Home Sales & Prices Won’t Fully Recover Until 2022, Says CMHC

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Home Sales & Prices Won’t Fully Recover Until 2022, Says CMHC

Significant drops in employment in Canada’s major cities will keep downward pressure on housing demand, with sales and home prices not expected to rebound to pre-COVID levels until 2022, according to CMHC’s latest Housing Market Outlook.

“Short-term uncertainty will lead to severe declines in sales activity and in new construction, “said CMHC’s deputy chief economist Aled ab Iorwerth in a release accompanying the agency’s report, which focused on the country’s six large urban centres. “As the virus is overcome, cities will bounce back, but there is significant uncertainty with respect to the path and timing of the recovery.”

The market will also continue to be impacted by health measures, such as social distancing, “making purchasers reluctant to look for a new home (and) thereby putting downward pressure on the volume of sales.

Canada’s Housing Recovery to be Uneven

CMHC also noted that the speed and timing of the housing recovery is uncertain and will vary significantly by region. For example, Toronto, Montreal and Ottawa are expected to return to normal conditions sooner and see less severe home price fluctuations compared to the Vancouver, Calgary and Edmonton markets.

COVID-19 mortgage outlookAdditionally, CMHC says exposure to the volatile energy industry will present “significant risks for Calgary and Edmonton.”

Here’s a breakdown of what CMHC is forecasting for housing market performance in those cities (from Q2 2020 to Q2 2022):

Calgary

  • Avg. price in Q1 2020: $438,194
  • Q1 2021 forecast: -4% (best case) / -21% (worst case)
  • Q4 2021 forecast: -8% (best case) / -23% (worst case)

Edmonton

  • Avg. price in Q1 2020: $359,072
  • Q1 2021 forecast: -4% (best case) / -22% (worst case)
  • Q4 2021 forecast: -9% (best case) / -24% (worst case)

Montreal

  • Avg. price in Q1 2020: $444,748
  • Q1 2021 forecast: -5% (best case) / -13% (worst case)
  • Q4 2021 forecast: +2% (best case) / -9% (worst case)

Ottawa

  • Avg. price in Q1 2020: $498,000
  • Q1 2021 forecast: -7% (best case) / -17% (worst case)
  • Q4 2021 forecast: +2% (best case) / -14% (worst case)

Toronto

  • Avg. price in Q1 2020: $892,238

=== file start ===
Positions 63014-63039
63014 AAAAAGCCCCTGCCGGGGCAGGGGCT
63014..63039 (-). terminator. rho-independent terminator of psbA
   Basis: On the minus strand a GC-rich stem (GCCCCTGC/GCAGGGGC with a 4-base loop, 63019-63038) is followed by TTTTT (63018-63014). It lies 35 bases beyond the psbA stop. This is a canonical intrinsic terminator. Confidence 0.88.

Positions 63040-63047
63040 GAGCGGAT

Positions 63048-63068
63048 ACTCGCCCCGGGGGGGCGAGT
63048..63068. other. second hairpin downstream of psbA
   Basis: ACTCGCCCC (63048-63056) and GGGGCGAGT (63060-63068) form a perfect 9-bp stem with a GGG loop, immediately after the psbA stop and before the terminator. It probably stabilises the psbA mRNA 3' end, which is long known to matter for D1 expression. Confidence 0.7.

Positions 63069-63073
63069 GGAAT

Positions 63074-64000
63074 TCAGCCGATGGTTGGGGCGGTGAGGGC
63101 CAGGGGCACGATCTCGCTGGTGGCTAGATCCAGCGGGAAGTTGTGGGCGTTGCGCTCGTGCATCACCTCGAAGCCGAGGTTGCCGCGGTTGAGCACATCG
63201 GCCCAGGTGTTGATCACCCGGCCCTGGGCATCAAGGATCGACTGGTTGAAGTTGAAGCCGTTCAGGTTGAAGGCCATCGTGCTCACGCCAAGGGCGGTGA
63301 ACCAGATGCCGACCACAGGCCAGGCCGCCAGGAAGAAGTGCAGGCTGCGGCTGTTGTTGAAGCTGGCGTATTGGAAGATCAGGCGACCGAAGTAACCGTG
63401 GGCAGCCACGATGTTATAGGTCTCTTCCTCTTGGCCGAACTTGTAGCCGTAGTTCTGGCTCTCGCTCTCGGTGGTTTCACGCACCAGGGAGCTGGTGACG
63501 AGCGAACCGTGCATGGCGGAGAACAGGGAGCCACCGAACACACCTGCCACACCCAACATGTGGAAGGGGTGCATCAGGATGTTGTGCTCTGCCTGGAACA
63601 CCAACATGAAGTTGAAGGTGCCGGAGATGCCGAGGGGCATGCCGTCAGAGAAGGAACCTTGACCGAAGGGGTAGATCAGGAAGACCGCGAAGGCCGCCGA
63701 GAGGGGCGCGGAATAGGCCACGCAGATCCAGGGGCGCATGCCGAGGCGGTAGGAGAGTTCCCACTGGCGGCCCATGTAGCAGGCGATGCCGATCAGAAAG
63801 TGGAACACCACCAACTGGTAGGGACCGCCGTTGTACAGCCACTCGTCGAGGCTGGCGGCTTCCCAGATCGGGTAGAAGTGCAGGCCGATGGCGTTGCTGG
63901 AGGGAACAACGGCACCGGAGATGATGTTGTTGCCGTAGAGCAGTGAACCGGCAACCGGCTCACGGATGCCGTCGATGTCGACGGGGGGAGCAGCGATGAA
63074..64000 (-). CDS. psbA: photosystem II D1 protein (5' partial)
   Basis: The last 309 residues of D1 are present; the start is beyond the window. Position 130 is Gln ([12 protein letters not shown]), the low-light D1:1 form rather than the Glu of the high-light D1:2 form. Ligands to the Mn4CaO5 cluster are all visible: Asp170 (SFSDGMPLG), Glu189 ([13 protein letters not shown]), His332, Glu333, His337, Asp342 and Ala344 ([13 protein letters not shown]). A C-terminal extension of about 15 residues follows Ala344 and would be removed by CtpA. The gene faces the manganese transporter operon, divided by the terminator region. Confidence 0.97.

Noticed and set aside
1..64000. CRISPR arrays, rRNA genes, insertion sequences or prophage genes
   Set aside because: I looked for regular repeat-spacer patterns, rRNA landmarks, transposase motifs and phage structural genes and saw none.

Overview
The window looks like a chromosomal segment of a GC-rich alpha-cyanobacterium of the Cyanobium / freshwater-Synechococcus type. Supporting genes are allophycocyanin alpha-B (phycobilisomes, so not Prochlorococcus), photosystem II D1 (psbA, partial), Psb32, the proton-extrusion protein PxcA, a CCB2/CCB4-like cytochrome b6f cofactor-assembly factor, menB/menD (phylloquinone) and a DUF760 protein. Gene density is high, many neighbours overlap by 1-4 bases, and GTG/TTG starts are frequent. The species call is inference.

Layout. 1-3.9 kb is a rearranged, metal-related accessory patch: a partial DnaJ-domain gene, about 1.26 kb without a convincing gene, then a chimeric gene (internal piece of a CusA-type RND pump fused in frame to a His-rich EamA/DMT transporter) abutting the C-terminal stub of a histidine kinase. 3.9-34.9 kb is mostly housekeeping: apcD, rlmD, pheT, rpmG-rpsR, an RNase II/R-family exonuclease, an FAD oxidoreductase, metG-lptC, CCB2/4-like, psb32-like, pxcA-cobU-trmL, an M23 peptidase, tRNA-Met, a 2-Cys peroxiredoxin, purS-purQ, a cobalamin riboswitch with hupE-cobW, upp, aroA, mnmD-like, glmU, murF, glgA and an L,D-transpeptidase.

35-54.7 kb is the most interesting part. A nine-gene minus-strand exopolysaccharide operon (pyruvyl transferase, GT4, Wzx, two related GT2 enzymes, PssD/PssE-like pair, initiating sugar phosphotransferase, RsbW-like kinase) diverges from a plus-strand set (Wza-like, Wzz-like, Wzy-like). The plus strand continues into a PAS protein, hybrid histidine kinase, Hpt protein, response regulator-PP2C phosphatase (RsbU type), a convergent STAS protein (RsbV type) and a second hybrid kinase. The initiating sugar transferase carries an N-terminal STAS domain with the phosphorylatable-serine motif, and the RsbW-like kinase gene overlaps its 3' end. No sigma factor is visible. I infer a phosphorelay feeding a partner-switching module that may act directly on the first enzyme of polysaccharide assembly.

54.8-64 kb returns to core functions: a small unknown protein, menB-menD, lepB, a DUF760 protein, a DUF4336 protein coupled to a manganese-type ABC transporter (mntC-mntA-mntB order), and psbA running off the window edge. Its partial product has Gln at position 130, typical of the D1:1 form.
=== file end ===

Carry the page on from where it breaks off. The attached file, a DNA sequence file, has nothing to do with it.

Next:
• Q1 2021 forecast: -7% (best case) / -17% (worst case)
  • Q4 2021 forecast: +2% (best case) / -11% (worst case)

Vancouver

  • Avg. price in Q1 2020: $962,184
  • Q1 2021 forecast: -7% (best case) / -13% (worst case)
  • Q4 2021 forecast: -7% (best case) / -15% (worst case)

Outlook Still Highly Uncertain

Despite its forecasts, CMHC acknowledges that the precise timing and speed of the recovery in major markets is” highly uncertain and will vary considerably.”

“Significant uncertainty remains for both the economy and the housing market,” the report notes. “Rapid elimination of the virus and a resurgence in global trade will clearly be of benefit while further waves of the virus will put negative pressure on the economy.”

CMHC’s previous house price forecasts delivered last month by the agency’s CEO Evan Siddallwhich were equally bearish—were criticized for being “oddly specific” due to the large degree of outlook uncertainty, BMO’s Douglas Porter said.

Responding to the latest outlook broken down by city, Steve Saretsky, a realtor at Oakwyn Realty and regular industry commentator tweeted: “CMHC is now picking winners and losers three months into a crisis. Seems a bit premature.”

Steve Huebl

Steve Huebl

Steve Huebl is a graduate of Ryerson University's School of Journalism and has been with Canadian Mortgage Trends and reporting on the mortgage industry since 2009. His past work experience includes The Toronto Star, The Calgary Herald, the Sarnia Observer and Canadian Economic Press. Born and raised in Toronto, he now calls Montreal home.

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